my favorite memory was being backstage with Peter Tosh and band before their coffee house show, when a speaker cabinet was opened to reveal what looked like a cubic yard of ganja. a good quantity was rolled into a cone of newspaper lit and passed around. sadly, as a result I don’t remember much of the gig itself. make that a favorite partial memory.

  2. hey what about our adopted house new wave band, XTC? we LOVED them at KDVS…and used a university phone to call directory information in their hometown, and from there spoke with the bass player’s wife…which led to a coffee house gig for them.

    I had always thought coho was a type of salmon. perhaps native to putah creek?

  3. interesting to see how garbled the memories have become, as well.  actually, iggy called ME a cocksucker first, after I asked him an insightful interview question:  who he considered to be his major musical influences.

    then he turned to Tom, who had already pissed him off by talking about a prior record that his former record company had recently released against his wishes (and from which he was getting no $$) and said, “and you, you’re a chunky cocksucker” then got up and walked out.

    tape machine was messed up so we didn’t get a recording, but it did go out live over the air.

    next morning I phoned Jim at the motel and got a very gracious apology, which I do have on tape.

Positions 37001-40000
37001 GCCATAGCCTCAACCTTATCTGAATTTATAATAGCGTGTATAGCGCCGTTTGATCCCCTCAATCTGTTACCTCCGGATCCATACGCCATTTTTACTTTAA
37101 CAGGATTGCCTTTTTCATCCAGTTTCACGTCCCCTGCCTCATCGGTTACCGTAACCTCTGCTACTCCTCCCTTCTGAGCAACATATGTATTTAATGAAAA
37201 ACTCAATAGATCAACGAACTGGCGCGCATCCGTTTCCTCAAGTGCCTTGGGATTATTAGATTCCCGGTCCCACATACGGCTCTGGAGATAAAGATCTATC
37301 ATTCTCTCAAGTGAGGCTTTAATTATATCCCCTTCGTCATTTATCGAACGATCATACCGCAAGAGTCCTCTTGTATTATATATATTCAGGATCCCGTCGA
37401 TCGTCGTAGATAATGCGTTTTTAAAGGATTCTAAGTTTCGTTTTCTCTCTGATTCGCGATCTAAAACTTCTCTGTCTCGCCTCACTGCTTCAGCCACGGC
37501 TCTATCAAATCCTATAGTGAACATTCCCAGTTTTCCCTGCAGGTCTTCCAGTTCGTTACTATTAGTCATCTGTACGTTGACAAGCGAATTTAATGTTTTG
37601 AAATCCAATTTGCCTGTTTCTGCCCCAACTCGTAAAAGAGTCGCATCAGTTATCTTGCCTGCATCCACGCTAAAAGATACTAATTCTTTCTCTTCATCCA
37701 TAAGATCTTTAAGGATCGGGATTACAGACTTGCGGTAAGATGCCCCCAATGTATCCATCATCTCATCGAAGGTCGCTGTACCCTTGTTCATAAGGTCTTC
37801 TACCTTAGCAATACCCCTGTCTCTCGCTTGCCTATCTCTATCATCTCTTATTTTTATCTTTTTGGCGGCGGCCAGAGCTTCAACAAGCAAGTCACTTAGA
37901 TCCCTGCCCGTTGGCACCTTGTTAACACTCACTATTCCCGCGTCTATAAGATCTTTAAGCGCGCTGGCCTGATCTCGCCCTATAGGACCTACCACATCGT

4. CalDavis78

    Folks – Was the bar on F Street called Cassidy’s ? I just stumbled upon the name in another article, and it rang a bell.

  5. CalDavis78

    With all due respect to Davisite76, the Talking Heads DID play the Coffee House in 1978, I was there. I remember it well because Tina Weymouth and David Byrne were arguing all through the show, and almost came to blows. Otherwise, Davisite76 is mostly correct, subject to my aged memory. I do remember the TH shows at the bar on F Street, but I no longer remember it’s name either. However, I do think that Carlene Carted DID play the Coffee House, but I did not go. Thank you for remembering the George Thorogood show, I had forgotten that one, but I was there :-). Other shows that I recall that weren’t on the list were the Persuasions (a capella vocal group), Brand X, and the Greg Kihn Band. Also, thanks for reminding me of “Shake Some Action”, that was a fun program.

  6. saponipoet

    All of you who have commented,

    I enjoyed reading you guys more than the article. What a lovely trip it was. CoHo…really? We didn’t speak “text message”; that name never existed. And let me just say this…”We had ALL the fun and there’s no more left!”